Mobile & Web June 25, 2018

It’s time to start talking to your iPhone again (How to use Siri Shortcuts)

Niels Boey

Product Designer

When Steve Jobs announced the first iPhone, it was introduced to come with 3 main features being an iPod, phone and an internet browser. That was 11 years ago. Now the iPhone is packed with features, some more advanced than others. However, one thing that everyone forgot - which was initially the purpose of this device - is that it’s a phone. In most western countries no one talks on their phone anymore, communication happens mostly through text and selfies.

2011 was the year users started to talk a lot more to their phones again. It was the year the iPhone 4s was released, which included Apple’s recently acquired voice assistant Siri. It was previously a stand-alone app also available on Android and Blackberry but now introduced with a beta label as a core functionality of iOS 5. Since that moment the assistant saw some improvements but started lagging behind, especially with Amazon and Google competing head-to-head. Their voice assistants Alexa and Google Assistant are capable of doing way more than Siri can imagine. Their smart speakers are also finding their place in the homes of millions of users, making it more difficult for Apple to find their spot. Earlier this year they released the HomePod: sound system first, assistant second. The speaker got praised for its sound, but the smartness was missing. Siri needs to improve, fast.

Apple is aware they are lagging behind and announced during this year’s WWDC that Siri will be capable of doing a lot more. Siri Shortcuts - which allow app developers to implement custom Siri shortcuts into their software - is a smart move by Apple to make Siri smarter while letting developers do the hard work. However, none of that matters in the end, because the user will get a more intelligent and easier to use operating system.


Introducing Siri Shortcuts

Before you start dreaming about all the outstanding tasks Siri can complete for you, slow down for a second. While the capabilities will increase, the way Shortcuts are currently set up they don’t allow users to randomly start asking for all kinds of requests.

Shortcuts are literally just shortcuts to the most commonly performed task inside of your application. These can be unique to each user or general for all of your users. As a developer, you have to expose those tasks to the OS, which will index them and display them throughout the interface. They can appear as Siri suggestions in Spotlight, in Notification Center, you can use them as a workflow in the Shortcuts app or ask Siri to perform the Shortcut. When tapping or asking Siri to run one of these, you (as a developer) can decide if you want to run the task in the background or inside your app.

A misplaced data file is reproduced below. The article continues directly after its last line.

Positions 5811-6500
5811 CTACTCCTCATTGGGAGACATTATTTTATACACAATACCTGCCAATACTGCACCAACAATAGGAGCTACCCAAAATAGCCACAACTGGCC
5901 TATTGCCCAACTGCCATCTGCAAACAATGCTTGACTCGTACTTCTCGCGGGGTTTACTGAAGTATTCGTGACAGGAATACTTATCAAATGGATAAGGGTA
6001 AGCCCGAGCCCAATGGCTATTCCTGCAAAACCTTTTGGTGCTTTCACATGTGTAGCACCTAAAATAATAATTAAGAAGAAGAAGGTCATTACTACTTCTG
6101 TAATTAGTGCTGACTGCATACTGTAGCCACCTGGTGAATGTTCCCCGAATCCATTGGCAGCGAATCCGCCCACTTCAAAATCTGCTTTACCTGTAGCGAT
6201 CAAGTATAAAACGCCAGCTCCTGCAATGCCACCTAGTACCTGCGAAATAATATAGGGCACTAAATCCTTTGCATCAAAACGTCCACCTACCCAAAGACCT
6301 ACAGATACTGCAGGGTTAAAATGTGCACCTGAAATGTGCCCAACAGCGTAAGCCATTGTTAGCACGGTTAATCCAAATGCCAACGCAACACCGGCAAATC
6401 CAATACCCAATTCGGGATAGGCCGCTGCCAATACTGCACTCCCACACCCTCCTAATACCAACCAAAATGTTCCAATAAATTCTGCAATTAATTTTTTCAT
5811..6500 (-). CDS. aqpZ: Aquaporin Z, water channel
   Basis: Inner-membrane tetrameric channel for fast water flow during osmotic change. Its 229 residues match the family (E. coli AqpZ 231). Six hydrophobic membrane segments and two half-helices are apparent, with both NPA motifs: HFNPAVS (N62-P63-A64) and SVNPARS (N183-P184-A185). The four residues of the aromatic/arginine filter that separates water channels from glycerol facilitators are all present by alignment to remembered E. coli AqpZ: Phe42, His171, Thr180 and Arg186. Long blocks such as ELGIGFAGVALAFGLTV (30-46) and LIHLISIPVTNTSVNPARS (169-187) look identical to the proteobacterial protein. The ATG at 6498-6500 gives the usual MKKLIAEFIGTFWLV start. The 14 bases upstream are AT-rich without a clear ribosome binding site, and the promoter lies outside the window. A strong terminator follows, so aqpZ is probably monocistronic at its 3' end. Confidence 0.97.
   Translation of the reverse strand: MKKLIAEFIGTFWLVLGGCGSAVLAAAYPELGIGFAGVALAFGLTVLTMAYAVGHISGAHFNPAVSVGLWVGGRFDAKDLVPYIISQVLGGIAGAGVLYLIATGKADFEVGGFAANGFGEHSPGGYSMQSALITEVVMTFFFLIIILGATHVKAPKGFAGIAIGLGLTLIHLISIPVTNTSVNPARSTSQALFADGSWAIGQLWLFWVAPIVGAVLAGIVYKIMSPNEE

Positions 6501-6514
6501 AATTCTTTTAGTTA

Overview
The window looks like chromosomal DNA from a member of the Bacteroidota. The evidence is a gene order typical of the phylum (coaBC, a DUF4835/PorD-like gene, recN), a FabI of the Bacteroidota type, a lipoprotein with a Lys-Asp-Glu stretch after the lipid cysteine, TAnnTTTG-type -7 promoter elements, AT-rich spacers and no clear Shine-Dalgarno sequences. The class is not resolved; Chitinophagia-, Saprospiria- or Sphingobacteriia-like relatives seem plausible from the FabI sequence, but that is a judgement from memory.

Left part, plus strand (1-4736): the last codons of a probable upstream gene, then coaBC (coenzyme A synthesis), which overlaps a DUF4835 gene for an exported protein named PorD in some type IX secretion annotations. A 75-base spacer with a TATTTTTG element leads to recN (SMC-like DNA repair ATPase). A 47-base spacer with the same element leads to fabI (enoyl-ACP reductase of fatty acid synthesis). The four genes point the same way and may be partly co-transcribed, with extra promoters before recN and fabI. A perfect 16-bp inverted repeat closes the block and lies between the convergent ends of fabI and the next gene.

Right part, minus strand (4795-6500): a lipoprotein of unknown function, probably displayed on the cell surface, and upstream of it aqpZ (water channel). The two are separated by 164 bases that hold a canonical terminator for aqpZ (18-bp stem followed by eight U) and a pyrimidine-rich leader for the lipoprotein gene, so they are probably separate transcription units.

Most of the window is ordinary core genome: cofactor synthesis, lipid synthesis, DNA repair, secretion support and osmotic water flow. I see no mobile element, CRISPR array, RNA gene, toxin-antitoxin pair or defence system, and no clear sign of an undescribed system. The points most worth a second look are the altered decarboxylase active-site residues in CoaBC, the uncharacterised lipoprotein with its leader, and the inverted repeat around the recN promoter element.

In-app shortcuts

An example of an in-app Shortcut can be “Search for a recipe” in the shopping app MyColruyt. Since Shortcuts don’t allow a user to ask for specific parameters when invoking a Shortcut, you have to handle any specifics in the app. Right after the request, the MyColruyt app can be opened, and the recipe search can already be displayed. The user can then go on and look for a specific recipe.

Background shortcuts

You can, however, perform a task - which doesn’t require extra user input - in the background and display the UI in Siri. Say your an avid fan of MyColruyt’s “Inspiration” tab and you cook everyday based on the weekly menu. You can ask Siri “Show the daily recipe”, Siri can now provide a card with the recipe for the current date. Even if you don’t display UI, you can still perform the action in the background. Say “Turn up the fan speed”, and your Daikin air conditioning unit can increase the fan speed with a fixed increment. It will return textual feedback to let you know the fan speed has been raised.

These examples will need some extra work to implement, but some Shortcuts will come right out of the box when updating to iOS 12. This is the case when you are already using NSUserActivity to capture the state of your app, which allows you to do the handoff to other devices or make the content of your app searchable in Spotlight. These tasks will already appear when upgrading your iPhone or iPad, however updating and fine tuning these tasks might not be a bad idea. Good to keep in mind here is that your Shortcut can be run on an iPhone, iPad, Apple Watch and HomePod.


Simplify your workflow

So how do access these Shortcuts? After you’ve created one or more Shortcuts, they will appear in Spotlight and Settings. They are deeply hidden in Settings. You first have to go to the Siri settings, before you see a long list of all possible Shortcuts. This suddenly makes it seem like a power user feature, which it shouldn’t be.

You can make your Shortcuts more discoverable, by integrating an element into your design to make it possible for a user to immediately add the Shortcut to their personal list of Shortcuts. This will invoke a native UI to record a custom invocation phrase. These are used for Siri to know what a user is talking about and make us all sound a little less like robots. The user can set their own phrase for each Shortcut, but you as a developer can already give a suggestion, which will be displayed in the native interface.

Example of “Add to Siri”

Example of “Add to Siri”


Behaviour prediction

Once a user starts using Shortcuts or perform tasks that have Shortcuts created for them, Siri will start predicting when a specific Shortcut might be useful. Say you start watching the news daily at around the same time in the streaming platform Stievie. Siri can display a suggestion in the Notification Center or inside Spotlight to watch the news. If you select it, Stievie will open full screen on the right channel, allowing you to catch up on the news faster.

Stievie watch now suggestion

Stievie watch now suggestion


The power of Shortcuts

Single Shortcuts alone are already able to simplify your workflow (read: life), but combining them will make it even better. Last year Apple acquired Workflow, an automation app that allows you to join functionality from different apps and services. Making it possible to create a PDF from a webpage, upload it to your iCloud Drive, mail it to your colleague and print it. You can do all of this with one tap of a button.

Apple’s Shortcuts app

Apple’s Shortcuts app